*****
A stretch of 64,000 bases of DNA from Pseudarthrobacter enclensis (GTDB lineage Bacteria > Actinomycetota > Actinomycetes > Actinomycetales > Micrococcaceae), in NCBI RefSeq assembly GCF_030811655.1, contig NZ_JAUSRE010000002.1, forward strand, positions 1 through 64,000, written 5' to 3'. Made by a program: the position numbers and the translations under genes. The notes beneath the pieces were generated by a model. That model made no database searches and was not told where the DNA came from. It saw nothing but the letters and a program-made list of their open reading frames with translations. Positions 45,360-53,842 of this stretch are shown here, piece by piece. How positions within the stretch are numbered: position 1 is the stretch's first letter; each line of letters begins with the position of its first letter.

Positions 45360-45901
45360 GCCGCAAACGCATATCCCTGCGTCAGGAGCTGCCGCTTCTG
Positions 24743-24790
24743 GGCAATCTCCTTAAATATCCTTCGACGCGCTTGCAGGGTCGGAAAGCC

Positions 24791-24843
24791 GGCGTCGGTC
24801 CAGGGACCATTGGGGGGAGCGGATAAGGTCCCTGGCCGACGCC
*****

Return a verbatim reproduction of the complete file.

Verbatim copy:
A stretch of 64,000 bases of DNA from Pseudarthrobacter enclensis (GTDB lineage Bacteria > Actinomycetota > Actinomycetes > Actinomycetales > Micrococcaceae), in NCBI RefSeq assembly GCF_030811655.1, contig NZ_JAUSRE010000002.1, forward strand, positions 1 through 64,000, written 5' to 3'. Made by a program: the position numbers and the translations under genes. The notes beneath the pieces were generated by a model. That model made no database searches and was not told where the DNA came from. It saw nothing but the letters and a program-made list of their open reading frames with translations. Positions 45,360-53,842 of this stretch are shown here, piece by piece. How positions within the stretch are numbered: position 1 is the stretch's first letter; each line of letters begins with the position of its first letter.

Positions 45360-45901
45360 GCCGCAAACGCATATCCCTGCGTCAGGAGCTGCCGCTTCTG
Positions 24743-24790
24743 GGCAATCTCCTTAAATATCCTTCGACGCGCTTGCAGGGTCGGAAAGCC

Positions 24791-24843
24791 GGCGTCGGTC
24801 CAGGGACCATTGGGGGGAGCGGATAAGGTCCCTGGCCGACGCC